If Ryanair conclude that there is no realistic prospect in the foreseeable future of the gender ratio of cabin crew being the same as pilots, then Ryanair will never be in a position to eliminate their pay gap. In that case, the only goal open to them is to continuously increase the number of female pilots they have up to some realistic level given current pipelines of female pilots in the industry. Their report should state what they consider to be realistic and how long they expect this to take.
If the industry has a structural problem with attracting women in the first place, then Ryanair need to decide whether changing this is something they can do on their own or whether it requires industry collaboration. I suspect it requires the latter but I could be wrong. Either way, Ryanair should decide on one or two actions that it wishes to test out and measure how well they work.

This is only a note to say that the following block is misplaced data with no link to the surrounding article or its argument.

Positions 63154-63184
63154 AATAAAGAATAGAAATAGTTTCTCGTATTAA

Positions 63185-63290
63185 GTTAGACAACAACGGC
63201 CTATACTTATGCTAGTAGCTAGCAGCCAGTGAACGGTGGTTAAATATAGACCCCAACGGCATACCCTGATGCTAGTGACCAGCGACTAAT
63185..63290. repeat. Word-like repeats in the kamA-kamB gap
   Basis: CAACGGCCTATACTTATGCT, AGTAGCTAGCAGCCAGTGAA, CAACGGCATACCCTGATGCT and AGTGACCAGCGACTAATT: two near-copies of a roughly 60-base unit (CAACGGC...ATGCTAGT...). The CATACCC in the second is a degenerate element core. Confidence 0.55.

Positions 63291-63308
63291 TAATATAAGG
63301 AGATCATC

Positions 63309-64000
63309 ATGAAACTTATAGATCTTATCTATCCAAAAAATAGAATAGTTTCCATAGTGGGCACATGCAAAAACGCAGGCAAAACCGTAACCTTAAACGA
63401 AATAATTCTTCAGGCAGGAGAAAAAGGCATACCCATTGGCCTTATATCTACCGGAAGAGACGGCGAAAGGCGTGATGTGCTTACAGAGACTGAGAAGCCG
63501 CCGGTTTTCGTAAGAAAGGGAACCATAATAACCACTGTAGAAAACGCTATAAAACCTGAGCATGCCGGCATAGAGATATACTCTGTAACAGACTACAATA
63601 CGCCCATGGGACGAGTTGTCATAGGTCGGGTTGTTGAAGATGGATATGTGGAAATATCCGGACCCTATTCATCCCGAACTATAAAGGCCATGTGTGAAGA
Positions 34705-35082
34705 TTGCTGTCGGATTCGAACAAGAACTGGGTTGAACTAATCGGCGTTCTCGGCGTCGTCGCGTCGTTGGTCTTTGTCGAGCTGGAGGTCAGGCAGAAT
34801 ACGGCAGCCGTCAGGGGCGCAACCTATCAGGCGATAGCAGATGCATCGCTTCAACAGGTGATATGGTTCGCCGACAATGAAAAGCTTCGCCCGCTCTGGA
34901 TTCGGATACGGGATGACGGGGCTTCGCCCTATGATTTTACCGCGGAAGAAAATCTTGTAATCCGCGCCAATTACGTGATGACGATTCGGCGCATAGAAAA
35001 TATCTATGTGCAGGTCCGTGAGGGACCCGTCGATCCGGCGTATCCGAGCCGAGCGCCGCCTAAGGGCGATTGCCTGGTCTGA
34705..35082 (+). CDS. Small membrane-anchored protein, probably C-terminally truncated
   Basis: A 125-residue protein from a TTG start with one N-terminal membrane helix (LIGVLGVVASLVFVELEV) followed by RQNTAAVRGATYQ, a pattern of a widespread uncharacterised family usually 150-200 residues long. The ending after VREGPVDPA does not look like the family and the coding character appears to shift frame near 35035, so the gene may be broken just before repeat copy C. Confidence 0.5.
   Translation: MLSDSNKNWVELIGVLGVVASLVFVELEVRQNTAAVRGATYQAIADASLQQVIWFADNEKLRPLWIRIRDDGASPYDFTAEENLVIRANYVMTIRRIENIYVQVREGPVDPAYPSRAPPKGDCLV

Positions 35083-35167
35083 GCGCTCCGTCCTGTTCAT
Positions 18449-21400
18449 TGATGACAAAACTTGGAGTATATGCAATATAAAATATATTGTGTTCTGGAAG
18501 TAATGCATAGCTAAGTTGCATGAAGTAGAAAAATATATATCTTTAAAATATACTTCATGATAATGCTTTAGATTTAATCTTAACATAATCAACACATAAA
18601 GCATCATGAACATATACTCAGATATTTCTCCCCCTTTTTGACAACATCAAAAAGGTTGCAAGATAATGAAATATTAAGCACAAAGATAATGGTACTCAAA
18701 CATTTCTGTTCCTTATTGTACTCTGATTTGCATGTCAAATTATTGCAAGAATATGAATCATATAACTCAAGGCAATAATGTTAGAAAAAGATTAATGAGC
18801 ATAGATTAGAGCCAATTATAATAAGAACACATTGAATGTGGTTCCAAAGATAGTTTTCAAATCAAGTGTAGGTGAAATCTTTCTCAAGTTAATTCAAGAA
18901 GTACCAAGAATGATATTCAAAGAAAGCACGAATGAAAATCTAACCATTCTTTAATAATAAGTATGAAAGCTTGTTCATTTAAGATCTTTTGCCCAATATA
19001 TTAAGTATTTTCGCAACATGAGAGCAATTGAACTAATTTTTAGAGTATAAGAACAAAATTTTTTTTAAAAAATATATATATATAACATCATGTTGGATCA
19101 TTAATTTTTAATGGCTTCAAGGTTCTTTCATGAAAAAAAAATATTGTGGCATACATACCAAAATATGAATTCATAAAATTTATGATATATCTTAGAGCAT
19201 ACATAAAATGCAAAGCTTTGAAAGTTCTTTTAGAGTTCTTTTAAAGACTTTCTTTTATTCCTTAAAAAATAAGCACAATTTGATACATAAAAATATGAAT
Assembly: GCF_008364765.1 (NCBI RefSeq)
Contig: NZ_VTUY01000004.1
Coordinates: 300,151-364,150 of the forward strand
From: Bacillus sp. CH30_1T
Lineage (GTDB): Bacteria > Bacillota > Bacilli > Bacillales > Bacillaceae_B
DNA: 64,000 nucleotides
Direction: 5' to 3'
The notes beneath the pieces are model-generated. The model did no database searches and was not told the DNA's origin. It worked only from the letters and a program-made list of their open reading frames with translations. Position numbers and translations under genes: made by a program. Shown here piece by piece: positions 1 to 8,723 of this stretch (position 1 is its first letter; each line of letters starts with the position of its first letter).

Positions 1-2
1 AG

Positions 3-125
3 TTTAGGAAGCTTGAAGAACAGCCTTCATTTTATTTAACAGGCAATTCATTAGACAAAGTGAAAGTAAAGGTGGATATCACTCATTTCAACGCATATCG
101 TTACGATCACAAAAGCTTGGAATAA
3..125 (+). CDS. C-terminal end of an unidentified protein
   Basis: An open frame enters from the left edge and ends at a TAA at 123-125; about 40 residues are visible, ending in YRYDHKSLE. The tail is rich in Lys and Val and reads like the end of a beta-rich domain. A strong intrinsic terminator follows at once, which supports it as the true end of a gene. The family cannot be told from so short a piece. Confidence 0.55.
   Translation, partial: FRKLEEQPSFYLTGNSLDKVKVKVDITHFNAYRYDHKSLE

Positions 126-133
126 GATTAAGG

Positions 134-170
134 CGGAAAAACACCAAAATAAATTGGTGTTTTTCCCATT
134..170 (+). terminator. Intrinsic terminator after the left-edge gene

Too often, I see employers list a whole range of ideas they intend to pursue but I wonder if having too many leads to lack of focus on any. By focusing on a new action each year and reporting how well they have worked, as the years roll by, an employer will build up a list of what is working so far and what has not worked. That is the ultimate purpose of a pay gap narrative for me, it is the employer’s opportunity to tell the world what has worked for them. Everything else is simply a lead up to this point but to get to this point, employers need to correctly diagnose their pay gaps in the first place, decide what their goal is, put an action plan together and then monitor results. Only then will their pay gap reports be worthwhile reading.
What is Ryanair’s response?
I will be asking Ryanair to comment on this article and will post their response here if I receive one.